USA v. Nathan Oliva


UNPUBLISHED OPINION FILED. [16-41532 Affirmed] Judge: WED, Judge: EBC, Judge: GJC. Mandate pull date is 08/31/2017 for Appellant Nathan Oliva [16-41532]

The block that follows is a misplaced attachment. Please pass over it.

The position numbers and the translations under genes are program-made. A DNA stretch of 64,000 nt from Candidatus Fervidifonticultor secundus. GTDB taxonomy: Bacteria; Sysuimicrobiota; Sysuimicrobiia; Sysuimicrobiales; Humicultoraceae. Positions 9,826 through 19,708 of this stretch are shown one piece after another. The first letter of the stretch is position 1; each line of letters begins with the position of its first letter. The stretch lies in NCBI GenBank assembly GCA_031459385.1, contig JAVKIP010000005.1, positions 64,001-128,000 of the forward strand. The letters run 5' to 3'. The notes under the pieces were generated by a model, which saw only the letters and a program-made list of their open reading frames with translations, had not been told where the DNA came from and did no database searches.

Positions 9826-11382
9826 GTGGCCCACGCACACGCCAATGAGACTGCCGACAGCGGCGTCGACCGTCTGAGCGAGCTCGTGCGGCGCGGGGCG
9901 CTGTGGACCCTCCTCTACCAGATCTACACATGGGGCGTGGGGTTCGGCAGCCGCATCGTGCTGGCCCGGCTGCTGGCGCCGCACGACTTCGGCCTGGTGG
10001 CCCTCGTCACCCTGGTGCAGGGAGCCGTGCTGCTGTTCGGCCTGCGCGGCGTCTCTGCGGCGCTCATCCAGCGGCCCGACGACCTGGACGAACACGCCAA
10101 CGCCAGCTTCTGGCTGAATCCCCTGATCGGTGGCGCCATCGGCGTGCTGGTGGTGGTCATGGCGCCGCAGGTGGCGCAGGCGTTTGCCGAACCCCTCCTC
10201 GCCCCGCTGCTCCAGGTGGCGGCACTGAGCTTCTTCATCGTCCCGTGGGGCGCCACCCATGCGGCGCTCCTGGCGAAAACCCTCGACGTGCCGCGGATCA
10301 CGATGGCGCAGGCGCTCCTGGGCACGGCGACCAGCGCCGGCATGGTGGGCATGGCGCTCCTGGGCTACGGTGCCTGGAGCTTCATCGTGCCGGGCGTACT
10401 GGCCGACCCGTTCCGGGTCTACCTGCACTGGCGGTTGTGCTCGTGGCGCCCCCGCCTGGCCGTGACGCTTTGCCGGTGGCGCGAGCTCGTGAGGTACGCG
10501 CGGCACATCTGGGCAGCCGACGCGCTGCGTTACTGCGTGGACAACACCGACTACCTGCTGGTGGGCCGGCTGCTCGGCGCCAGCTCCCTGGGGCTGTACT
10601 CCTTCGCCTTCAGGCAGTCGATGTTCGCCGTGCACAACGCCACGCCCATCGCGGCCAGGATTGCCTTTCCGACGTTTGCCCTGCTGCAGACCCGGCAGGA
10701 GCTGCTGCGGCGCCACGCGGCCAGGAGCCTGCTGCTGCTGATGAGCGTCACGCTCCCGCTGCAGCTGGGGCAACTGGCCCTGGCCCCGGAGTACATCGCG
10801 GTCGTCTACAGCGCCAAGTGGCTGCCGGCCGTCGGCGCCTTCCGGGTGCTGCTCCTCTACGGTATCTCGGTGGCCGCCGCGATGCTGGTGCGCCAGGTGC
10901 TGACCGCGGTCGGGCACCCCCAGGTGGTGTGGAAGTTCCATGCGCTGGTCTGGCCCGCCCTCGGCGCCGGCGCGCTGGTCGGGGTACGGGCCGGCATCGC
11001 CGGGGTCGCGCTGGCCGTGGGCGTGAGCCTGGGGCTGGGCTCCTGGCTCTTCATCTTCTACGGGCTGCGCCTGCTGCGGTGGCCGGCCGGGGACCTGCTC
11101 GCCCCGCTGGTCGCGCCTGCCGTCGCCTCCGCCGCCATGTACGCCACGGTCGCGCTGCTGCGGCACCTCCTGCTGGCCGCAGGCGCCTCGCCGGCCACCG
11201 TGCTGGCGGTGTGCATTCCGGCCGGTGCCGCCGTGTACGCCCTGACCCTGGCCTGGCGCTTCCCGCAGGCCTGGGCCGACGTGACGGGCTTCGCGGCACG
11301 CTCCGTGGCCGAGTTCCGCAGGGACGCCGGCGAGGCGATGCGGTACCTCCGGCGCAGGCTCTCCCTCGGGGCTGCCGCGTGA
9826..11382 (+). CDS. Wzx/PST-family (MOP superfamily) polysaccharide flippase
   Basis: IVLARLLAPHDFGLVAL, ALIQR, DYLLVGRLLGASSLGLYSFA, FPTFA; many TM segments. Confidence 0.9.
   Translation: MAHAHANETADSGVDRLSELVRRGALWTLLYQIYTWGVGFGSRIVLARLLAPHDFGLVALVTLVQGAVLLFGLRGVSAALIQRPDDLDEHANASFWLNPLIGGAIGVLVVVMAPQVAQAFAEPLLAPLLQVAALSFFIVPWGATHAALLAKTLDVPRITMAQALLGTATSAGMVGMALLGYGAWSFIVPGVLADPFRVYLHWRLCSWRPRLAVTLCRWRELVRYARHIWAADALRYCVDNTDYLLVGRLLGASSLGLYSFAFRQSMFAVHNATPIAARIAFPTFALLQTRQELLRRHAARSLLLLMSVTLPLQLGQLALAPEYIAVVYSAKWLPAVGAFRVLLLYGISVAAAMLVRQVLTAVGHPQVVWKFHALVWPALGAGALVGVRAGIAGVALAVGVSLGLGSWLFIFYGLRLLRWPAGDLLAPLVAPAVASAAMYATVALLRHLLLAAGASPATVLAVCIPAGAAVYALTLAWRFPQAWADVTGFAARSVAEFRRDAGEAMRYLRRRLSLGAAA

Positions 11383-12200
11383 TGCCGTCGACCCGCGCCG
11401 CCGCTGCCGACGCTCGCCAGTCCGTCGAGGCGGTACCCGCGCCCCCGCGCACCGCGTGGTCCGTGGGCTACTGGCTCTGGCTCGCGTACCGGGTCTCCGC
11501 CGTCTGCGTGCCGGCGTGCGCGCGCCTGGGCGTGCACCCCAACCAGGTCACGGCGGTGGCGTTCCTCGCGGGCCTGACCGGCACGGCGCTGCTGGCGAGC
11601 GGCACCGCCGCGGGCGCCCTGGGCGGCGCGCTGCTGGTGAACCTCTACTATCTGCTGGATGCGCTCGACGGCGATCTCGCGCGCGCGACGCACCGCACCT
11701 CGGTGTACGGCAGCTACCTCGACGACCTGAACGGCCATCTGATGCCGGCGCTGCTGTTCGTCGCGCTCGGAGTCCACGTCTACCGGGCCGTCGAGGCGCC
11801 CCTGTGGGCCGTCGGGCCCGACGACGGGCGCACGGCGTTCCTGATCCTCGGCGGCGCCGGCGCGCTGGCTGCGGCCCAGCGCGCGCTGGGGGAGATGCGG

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Case: 16-41532 Document: 00514110996 Page: 1 Date Filed: 08/10/2017 IN THE UNITED STATES COURT OF APPEALS FOR THE FIFTH CIRCUIT No. 16-41532 Summary Calendar United States Court of Appeals Fifth Circuit FILED August 10, 2017 Lyle W. Cayce Clerk UNITED STATES OF AMERICA, Plaintiff-Appellee v. NATHAN OLIVA, also known as Nathan Snitzel, also known as Nathan Lokahi Pai, Defendant-Appellant Appeal from the United States District Court for the Eastern District of Texas USDC No. 4:15-CR-146-1 Before DAVIS, CLEMENT, and COSTA, Circuit Judges. PER CURIAM: * Nathan Oliva appeals his 365-month sentence imposed following his guilty plea to sex trafficking of a child. He argues that his sentence, which exceeds the advisory guidelines range of 235 to 293 months of imprisonment, is substantively unreasonable because a guidelines range sentence would have Pursuant to 5TH CIR. R. 47.5, the court has determined that this opinion should not be published and is not precedent except under the limited circumstances set forth in 5TH CIR. R. 47.5.4. * Case: 16-41532 Document: 00514110996 Page: 2 Date Filed: 08/10/2017 No. 16-41532 been sufficient to meet the goals of the sentencing factors in 18 U.S.C. § 3553(a). Oliva did not object to the substantive reasonableness of the sentence in the district court; therefore, review is for plain error. To show plain error, Oliva must show a forfeited error that is clear or obvious and that affects his substantial rights. See Puckett v. United States, 556 U.S. 129, 135 (2009). If he makes such a showing, this court has the discretion to correct the error but only if it seriously affects the fairness, integrity, or public reputation of judicial proceedings. See id. In reviewing a non-guidelines sentence for substantive reasonableness, this court considers “the totality of the circumstances, including the extent of any variance from the Guidelines range.” United States v. Brantley, 537 F.3d 347, 349 (5th Cir. 2008) (internal quotation marks and citation omitted). A non-guidelines sentence unreasonably fails to reflect the statutory sentencing factors set forth in § 3553(a) where it “(1) does not account for a factor that should have received significant weight, (2) gives significant weight to an irrelevant or improper factor, or (3) represents a clear error of judgment in balancing the sentencing factors.” United States v. Chandler, 732 F.3d 434, 437 (5th Cir. 2013) (internal quotation marks and citation omitted). The district court must make an individualized assessment of the particular facts in the case. Gall v. United States, 552 U.S. 38, 50-51 (2007). The district court adopted the findings in the presentence report, read Oliva’s sentencing memorandum requesting a downward variance, heard the mitigating arguments made by Oliva’s counsel, and listened to Oliva’s allocution. It stated that it had considered the § 3553(a) factors and had determined that an upward variance was warranted in light of Oliva’s personal history and characteristics, including his extensive criminal history, the need 2 Case: 16-41532 Document: 00514110996 Page: 3 Date Filed: 08/10/2017 No. 16-41532 for adequate punishment and deterrence and to protect the public from harm. The district court’s reasons for imposing an upward variance were fact-specific and consistent with the § 3553(a) factors. See Gall, 552 U.S. at 50-51. The record does not reflect that the district court failed to take into account a factor that warranted significant weight or that it gave undue weight to an improper factor. See United States v. Smith, 440 F.3d 704, 708 (5th Cir. 2006). Insofar as Oliva argues that the extent of the variance is unreasonable, this court has upheld greater upward variances. See, e.g., Brantley, 537 F.3d at 349-50; United States v. Mejia-Huerta, 480 F.3d 713, 723 (5th Cir. 2007). Oliva has not demonstrated that the district court plainly erred in assessing the upward variance or that the sentence is substantively unreasonable. See Puckett, 556 U.S. at 135; Smith, 440 F.3d at 708. The sentence is AFFIRMED. 3

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